There are a few advantages Blogger has over WordPress.com, but they don’t outweigh its numerous flaws:

  • Blogger has a shallower learning curve; you can literally be blogging minutes after you sign up. With WordPress.com, it takes some time to learn all the various features.
  • Blogger allows you to customize the CSS (Cascading Style Sheets) of your site’s layout, while WordPress.com charges you a yearly subscription fee in order to do so. Unfortunately, all the custom CSS in the world can’t change the fact that Blogger blogs always look unbelievably ghetto.
  • Blogger blogs are easier to monetize, on paper at least, as Blogger allows you to run advertisements. WordPress.com explicitly forbids ads and will suspend your blog if you try to run them. While you’ll sometimes see Google AdSense ads on WordPress.com blogs, the bloggers don’t see a single cent from them: WordPress.com uses them to support the service. But as I’ve already told you, ads are a terrible way to make money, so this won’t be a concern for you.

To put it in an analogy, Blogger equals MySpace while WordPress.com equals Facebook. Who uses MySpace anymore, aside from crappy bands angling to get signed? Facebook beat it out because it was easier to use and had more functionality. While I doubt Blogger will disappear anytime soon (hell, GeoCities lasted for more than a decade), more and more users will gravitate to WordPress.com as time goes on. So should you.

3. Self-hosting: where to go?

So you want to skip this free bullshit and go straight to the serious stuff? Here you go.

Like everything else computer-related, web hosting has gotten much cheaper in recent years. A shared hosting plan will typically run you anywhere from $80-150 per year, while registering a domain name shouldn’t cost you more than $10-15 a year. But which hosting provider should you pick?

While I have my recommendations, if you choose to forego them and find your own web host, there is one requirement you should make sure that they can meet: their servers should be compatible with WordPress. Most web hosts will be able to clear this hurdle fine, so it’s not a huge deal.

Why WordPress? As I mentioned in the last section, of all the blog CMSes available, it’s the only one worth a damn. It’s identical in design to WordPress.com, but because you’re running it on your own servers, you have near-infinite freedom when it comes to your site’s design. WordPress allows you to extend the functionality of the core software with plugins and custom layouts; a huge database of both can be found at WordPress.org, where you can also download the core software for free.

While WordPress isn’t perfect, its competitors are absolutely terrible, either because they’re too cumbersome and difficult to learn or limited in functionality, so there’s no reason to even mention them.

When it comes to hosting, my personal favorite is HostGator. I’m presently using them for MattForney.com and its sister sites. HostGator is cheaper than their competitors—their least expensive plan, the “Hatchling” plan, is only about $80 a year—and has all the features and functionality that you need from a web host. HostGator sites use cPanel as their dashboard, which is intuitive and easy to use, and their uptime is better than advertised; you’ll rarely experience your site going offline for reasons beyond your control. HostGator also has great technical support; whenever I sent them a question or asked them for help, they were always quick and courteous.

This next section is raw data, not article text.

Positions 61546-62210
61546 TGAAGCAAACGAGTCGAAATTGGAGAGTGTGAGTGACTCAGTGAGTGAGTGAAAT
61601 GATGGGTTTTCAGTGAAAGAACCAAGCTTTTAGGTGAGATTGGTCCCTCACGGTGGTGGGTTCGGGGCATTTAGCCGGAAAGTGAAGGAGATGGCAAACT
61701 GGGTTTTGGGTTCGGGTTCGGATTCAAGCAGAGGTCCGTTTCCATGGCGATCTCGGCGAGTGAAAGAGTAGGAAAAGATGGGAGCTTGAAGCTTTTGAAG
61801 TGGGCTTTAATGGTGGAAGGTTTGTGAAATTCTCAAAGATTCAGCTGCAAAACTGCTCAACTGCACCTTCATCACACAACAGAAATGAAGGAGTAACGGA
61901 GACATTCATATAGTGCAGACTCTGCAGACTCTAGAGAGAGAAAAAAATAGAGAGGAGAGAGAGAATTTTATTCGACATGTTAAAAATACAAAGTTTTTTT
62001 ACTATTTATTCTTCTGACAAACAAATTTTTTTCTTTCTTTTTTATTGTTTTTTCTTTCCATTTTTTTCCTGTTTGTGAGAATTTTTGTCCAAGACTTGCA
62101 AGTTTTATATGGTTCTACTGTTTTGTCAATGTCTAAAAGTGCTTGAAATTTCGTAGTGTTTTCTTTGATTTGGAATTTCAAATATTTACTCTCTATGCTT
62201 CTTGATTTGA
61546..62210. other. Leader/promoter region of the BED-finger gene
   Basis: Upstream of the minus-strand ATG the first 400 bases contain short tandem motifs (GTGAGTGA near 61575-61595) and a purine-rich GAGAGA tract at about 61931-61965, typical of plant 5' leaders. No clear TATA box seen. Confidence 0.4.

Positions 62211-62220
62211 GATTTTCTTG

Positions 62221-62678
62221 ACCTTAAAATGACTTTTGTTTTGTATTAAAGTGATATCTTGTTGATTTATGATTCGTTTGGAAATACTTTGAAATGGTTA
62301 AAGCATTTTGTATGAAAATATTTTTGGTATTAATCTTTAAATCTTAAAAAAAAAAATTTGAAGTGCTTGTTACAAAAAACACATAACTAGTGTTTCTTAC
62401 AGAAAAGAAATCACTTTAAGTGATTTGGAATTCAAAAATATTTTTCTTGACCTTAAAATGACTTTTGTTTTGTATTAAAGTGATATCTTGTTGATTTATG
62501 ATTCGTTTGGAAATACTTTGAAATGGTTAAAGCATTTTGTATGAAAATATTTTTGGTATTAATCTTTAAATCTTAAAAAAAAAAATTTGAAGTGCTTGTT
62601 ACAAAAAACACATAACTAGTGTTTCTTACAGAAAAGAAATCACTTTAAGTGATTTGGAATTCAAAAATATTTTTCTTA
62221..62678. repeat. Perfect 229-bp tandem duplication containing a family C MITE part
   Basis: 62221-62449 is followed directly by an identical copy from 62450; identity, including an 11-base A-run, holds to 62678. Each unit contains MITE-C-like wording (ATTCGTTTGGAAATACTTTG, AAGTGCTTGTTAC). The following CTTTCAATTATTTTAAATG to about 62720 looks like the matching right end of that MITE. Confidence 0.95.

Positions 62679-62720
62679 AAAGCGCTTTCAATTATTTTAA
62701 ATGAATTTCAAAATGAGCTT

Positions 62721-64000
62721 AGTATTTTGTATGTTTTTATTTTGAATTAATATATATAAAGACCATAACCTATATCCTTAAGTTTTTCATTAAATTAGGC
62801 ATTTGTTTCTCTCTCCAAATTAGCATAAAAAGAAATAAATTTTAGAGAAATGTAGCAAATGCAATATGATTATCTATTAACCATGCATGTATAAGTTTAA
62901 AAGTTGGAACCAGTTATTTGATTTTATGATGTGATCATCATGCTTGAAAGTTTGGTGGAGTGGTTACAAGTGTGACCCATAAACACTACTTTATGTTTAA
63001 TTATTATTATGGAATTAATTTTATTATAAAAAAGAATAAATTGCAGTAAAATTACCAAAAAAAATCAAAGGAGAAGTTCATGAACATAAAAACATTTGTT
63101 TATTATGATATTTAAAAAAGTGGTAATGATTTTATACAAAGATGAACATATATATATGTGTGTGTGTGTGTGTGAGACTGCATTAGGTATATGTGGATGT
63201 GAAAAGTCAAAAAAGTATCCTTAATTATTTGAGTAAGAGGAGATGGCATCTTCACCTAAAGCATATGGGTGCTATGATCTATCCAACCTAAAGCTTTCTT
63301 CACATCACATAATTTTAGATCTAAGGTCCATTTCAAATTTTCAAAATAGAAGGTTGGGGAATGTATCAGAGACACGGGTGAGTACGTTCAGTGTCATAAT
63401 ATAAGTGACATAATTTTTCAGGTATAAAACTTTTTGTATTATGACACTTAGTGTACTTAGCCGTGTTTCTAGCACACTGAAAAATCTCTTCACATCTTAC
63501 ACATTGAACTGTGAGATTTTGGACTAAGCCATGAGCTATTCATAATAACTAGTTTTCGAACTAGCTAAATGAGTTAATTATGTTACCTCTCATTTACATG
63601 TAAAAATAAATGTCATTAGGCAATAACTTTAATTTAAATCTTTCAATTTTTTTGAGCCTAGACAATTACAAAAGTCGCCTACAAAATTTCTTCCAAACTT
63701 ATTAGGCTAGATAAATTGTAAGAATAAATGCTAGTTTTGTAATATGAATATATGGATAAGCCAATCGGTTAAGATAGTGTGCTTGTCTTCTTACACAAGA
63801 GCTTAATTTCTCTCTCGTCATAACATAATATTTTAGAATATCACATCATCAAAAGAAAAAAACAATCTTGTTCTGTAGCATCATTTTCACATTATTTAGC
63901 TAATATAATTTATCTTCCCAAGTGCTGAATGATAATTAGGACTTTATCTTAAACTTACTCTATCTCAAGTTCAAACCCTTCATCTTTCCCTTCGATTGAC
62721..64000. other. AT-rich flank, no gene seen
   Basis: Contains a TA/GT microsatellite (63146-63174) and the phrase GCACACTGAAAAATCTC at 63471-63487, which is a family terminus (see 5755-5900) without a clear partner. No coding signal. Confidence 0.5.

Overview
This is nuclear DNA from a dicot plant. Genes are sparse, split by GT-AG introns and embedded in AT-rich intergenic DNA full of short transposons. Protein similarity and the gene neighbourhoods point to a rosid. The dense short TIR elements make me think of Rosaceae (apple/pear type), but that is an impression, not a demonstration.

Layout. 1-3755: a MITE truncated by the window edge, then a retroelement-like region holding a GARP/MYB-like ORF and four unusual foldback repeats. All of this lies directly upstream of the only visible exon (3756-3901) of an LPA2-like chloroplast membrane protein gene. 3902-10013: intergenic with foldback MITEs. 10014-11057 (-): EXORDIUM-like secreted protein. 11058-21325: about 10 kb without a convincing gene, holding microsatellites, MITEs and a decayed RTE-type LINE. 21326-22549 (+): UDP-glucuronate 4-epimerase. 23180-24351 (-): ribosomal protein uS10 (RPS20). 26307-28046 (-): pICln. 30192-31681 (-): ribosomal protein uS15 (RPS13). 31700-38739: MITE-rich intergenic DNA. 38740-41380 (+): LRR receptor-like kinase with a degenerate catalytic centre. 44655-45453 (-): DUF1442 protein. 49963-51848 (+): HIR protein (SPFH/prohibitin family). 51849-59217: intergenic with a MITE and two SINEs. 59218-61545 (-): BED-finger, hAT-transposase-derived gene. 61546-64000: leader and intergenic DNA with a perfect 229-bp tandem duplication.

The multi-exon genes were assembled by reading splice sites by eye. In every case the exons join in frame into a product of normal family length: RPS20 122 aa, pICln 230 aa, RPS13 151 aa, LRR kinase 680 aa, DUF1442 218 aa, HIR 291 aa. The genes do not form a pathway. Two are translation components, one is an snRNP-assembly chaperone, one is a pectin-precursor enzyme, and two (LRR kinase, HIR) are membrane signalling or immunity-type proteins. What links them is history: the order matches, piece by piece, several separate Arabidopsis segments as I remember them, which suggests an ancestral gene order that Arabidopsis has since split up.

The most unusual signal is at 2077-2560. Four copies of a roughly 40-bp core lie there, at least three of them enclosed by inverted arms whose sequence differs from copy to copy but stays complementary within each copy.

If you’re looking for a “free speech” type host, I recommend DreamHost. They are zealously protective of their customers, more so than any other U.S.-based web host: for example, they were the original host for that wretched hive of scum and villainy, Encyclopedia Dramatica. While they are a bit pricier than their competitors, I used them for over two years and had few if any problems. DreamHost’s cheapest shared hosting plan, which will run you about $100-120 a year, gives you unlimited bandwidth, disk storage, and email accounts and also lets you host an unlimited number of domains. My biggest problem with DreamHost is that instead of using cPanel, they have their own proprietary control panel. While they claim that their dashboard has more functionality than cPanel, my experience is that the DreamHost dashboard is more cumbersome and restricts you from performing certain operations. Ultimately, I prefer HostGator.

One nice service that DreamHost provides is WHOIS protection for all domains you register with them at no additional charge. International Internet regulations require that anyone registering a domain name must provide their name, phone number, mailing address and email for publicly accessible WHOIS records. You can find the records of any domain in existence with a simple Google search. DreamHost’s WHOIS protection replaces that information with their own information, allowing you to keep your private info out of the public sphere. While there are some dedicated domain registrars that offer WHOIS privacy (such as NameCheap), you’ll have to buy web hosting separately if you go with them. DreamHost allows you to save a step by getting your domains registered and your web hosting in the same place.

If you’re looking for offshore hosting, I recommend Underhost. While they’re a bit pricier than U.S.-based companies (I paid a little more than $200 for a year’s worth of shared hosting), I had no problems with them and they consistently get good reviews for the quality of their service, a big deal when it comes to the dicey, legally suspect nature of offshore businesses. Like HostGator, they use cPanel as a web hosting control panel.

For an offshore domain registrar, I highly recommend Internet.bs, which offers WHOIS protection and surprisingly low prices; I once transferred five domains to them for only about $35 (that would have cost me $50-60 if I used an American registrar like GoDaddy or NameCheap). Don’t let their late 90’s vomit-design website throw you off.

All three of the aforementioned web hosts come with “one-click installers” for WordPress, so you shouldn’t have any problem setting up a blog. Unlike most self-help guides that insist on writing out every detail of every step, like they’re trying to get a retard to eat pudding without hurting himself, I’m going to assume you’re smart enough to figure out the easy stuff yourself.